Byrne has been at the forefront of efforts to challenge the legitimacy of the last presidential election. A group he helped found, The America Project, helped underwrite a widely derided review of ballots cast in Maricopa County, Arizona, that in the end only confirmed Biden’s victory there. And the America Project is among the donors to a political action committee, Conservatives for Election Integrity, overseen by Jim Marchant, the Republican nominee for Nevada secretary of state, who has said he would not have certified Biden’s victory there and has led a campaign to encourage counties to ditch voting machines and instead hand count ballots.
Individually, the Issue One report found — and state records show — that Byrne has contributed to Marchant; Kristina Karamo, the GOP nominee for Michigan secretary of state, and to Tina Peters, the Mesa County, Colorado, clerk and recorder, who lost the GOP nomination for Colorado secretary of state this year.
(A county grand jury indicted Peters earlier this year following an election breach investigation by local authorities. Last month, she pleaded not guilty to felony and misdemeanor charges.)
In a text message exchange with CNN on Wednesday, Byrne said he did not recall donations directly to those candidates, but he described an election system “riddled with security failures” and said he’s committed to “stimulating” citizen efforts “to get involved with election integrity this cycle.”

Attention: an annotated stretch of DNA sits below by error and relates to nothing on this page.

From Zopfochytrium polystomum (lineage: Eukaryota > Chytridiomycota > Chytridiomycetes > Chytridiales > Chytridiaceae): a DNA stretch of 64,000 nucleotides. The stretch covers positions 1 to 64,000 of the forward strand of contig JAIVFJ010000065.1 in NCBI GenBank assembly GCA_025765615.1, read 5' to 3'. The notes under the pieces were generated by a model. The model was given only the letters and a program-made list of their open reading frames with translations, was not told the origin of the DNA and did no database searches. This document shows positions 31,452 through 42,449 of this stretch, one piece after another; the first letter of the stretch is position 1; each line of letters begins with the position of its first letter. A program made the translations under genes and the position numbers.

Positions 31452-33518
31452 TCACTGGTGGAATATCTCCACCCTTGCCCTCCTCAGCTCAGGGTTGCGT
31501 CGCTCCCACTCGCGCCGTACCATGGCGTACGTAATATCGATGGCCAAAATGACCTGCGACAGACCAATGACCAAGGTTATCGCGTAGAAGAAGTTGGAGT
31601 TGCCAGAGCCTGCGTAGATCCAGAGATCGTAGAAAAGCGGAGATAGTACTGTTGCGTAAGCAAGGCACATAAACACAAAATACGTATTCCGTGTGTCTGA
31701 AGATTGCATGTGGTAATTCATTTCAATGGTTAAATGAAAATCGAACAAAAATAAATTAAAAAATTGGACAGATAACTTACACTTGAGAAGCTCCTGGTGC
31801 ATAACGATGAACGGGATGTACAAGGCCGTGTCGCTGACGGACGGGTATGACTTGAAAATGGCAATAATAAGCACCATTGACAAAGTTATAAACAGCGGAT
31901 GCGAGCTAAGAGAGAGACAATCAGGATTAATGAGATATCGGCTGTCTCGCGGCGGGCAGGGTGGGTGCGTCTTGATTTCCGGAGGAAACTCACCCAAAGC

That includes, he said, One More Mission — an initiative to recruit veterans and first responders to become poll workers.
Issue One’s analysis also found that Topper, a major Republican donor, contributed to the campaigns of five secretary of state candidates it examined: Finchem, Peters, Karamo, Marchant and GOP Rep. Jody Hice, who ran unsuccessfully for the GOP nomination this year in Georgia. (Hice had been among the congressional Republicans who objected to the 2020 election results on January 6, 2021.)
Topper declined to comment on his political contributions.
Issue One’s Penniman said the money to influence these races is unprecedented.
“These are races that typically used to cost less than $100,000. They were the most uninteresting, boring things on the ballot,” he said. “Now, they are front and center.”
In other key contests examined by the group — including Michigan and Minnesota, where Democrats are up for reelection — those incumbents have far outraised their Republican rivals. Meanwhile, outside Democratic groups are collecting records sums, even as they urge donors to contribute more in the home stretch to Election Day.
The Democratic Association of Secretaries of State has a $25 million budget for this cycle, up from about $1.5 million in 2018, when the organization had no paid, full-time staff, said Kim Rogers, the group’s executive director.
The group is primarily focused on races in Nevada, Michigan, Georgia, Minnesota and Arizona, where Rogers said the organization will help underwrite ads with the state party to support Fontes. In addition, she said, the group is working to protect Democratic incumbents in Colorado, Washington state and New Mexico.
“2020 was a huge seismic shift for democracy, and secretaries of state are on the front lines,” Rogers said. “Many donors are stepping up at levels that have not happened before,” she said. “And we still need more because we’ve never been in this situation before.”